This book is an absolute treasure! I don’t usually splurge on a book without knowing anything about it, but in this case, I’m glad I made an exception.
Four Souls by Louise Erdridge
Fleur Pillager sets out to avenge the theft of her land. She takes her mother’s name, Four Souls. She becomes the laundress in the family home of the land baron who robbed her family. She cures the ailing mogul, because she wants him healthy and strong minded when she kills him. In her close contact with Mauer, she seduces and is seduced by him.
The most fascinating aspect of this narrative is the fact that Four Souls does not tell her own story. Nanapush, an elder tribesman and Polly, the genteel sister-in-law of the land baron narrate Four Souls’ turn from assassin to lady of the house. Readers are kept at a safe distance by seeing the story unfold through another character’s eyes, yet we know the very depths of Four Souls’ heart. It is as if we cannot come any closer, first person, without being scarred as Four Souls’ is.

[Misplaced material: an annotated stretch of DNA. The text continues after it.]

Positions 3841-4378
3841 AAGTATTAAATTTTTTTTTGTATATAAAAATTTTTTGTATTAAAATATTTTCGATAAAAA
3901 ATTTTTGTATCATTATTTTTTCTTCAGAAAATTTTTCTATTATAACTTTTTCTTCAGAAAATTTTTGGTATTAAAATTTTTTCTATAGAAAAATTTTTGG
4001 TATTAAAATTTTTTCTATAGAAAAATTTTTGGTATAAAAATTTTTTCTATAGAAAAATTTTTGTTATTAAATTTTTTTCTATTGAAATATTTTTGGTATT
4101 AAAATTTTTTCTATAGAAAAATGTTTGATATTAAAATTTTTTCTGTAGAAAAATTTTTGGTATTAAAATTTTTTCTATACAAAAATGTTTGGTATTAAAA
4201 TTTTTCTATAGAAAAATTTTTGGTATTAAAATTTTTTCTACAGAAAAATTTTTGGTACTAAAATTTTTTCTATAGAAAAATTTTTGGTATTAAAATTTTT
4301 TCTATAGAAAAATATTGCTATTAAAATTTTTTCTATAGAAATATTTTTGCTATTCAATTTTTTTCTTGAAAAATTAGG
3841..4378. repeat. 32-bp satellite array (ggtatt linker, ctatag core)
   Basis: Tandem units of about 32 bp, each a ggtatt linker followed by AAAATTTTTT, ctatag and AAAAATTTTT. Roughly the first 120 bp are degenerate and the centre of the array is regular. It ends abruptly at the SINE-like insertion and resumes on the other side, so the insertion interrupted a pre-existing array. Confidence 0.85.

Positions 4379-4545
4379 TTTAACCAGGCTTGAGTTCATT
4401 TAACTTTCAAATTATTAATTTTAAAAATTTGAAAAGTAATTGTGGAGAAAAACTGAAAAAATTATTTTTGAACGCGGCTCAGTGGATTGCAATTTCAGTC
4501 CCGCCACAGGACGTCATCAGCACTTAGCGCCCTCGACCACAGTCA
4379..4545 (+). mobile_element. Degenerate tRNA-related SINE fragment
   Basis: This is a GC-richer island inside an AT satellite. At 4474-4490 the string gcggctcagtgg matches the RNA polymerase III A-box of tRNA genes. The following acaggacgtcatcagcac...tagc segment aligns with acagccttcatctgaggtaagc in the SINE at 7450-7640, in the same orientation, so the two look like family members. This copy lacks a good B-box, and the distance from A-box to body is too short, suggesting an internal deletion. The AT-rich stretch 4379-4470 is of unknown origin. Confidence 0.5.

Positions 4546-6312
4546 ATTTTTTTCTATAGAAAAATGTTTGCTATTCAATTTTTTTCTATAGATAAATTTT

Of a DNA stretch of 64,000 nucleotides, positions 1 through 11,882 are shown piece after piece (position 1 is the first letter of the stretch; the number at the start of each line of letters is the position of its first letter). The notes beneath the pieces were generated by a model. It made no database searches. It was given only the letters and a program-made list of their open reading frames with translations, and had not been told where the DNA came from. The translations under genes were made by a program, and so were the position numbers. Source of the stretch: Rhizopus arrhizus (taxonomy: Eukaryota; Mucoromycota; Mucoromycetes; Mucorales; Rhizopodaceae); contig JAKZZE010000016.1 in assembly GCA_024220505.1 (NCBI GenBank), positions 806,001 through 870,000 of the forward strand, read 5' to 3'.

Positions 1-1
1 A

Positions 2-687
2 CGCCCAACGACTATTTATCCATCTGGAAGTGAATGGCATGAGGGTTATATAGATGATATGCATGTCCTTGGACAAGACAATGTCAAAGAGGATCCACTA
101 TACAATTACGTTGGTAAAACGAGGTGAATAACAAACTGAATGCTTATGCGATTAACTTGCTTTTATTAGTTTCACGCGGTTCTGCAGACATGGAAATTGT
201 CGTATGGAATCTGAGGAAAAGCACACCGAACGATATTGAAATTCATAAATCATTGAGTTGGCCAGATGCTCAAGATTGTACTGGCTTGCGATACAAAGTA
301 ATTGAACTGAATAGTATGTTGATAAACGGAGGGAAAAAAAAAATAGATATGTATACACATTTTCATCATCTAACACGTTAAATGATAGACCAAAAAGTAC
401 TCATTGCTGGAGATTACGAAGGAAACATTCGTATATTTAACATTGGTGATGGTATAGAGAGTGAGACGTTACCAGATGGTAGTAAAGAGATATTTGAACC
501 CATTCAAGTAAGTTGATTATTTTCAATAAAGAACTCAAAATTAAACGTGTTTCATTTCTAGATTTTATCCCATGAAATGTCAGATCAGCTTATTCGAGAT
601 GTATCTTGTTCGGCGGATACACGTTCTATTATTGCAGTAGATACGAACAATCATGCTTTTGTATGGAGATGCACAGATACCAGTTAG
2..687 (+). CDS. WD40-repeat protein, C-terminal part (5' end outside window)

This story is a raw representation of one of the greatest misdeeds done to Native Americans. In forcing Indians to defend their land, white men taught the natives to see the land as a possession to be bought and sold.
These are my three to read in the SRC!
Redneck Boy in the Promised Land (Confessions of Crazy Cooter) by Ben Jones (“Cooter” from Dukes of Hazzard)
Note: Nothing new added yet. Want to get through the first book before I start another one. I only have unfinished cross stitch projects (Jean if you are reading this you probably understand!)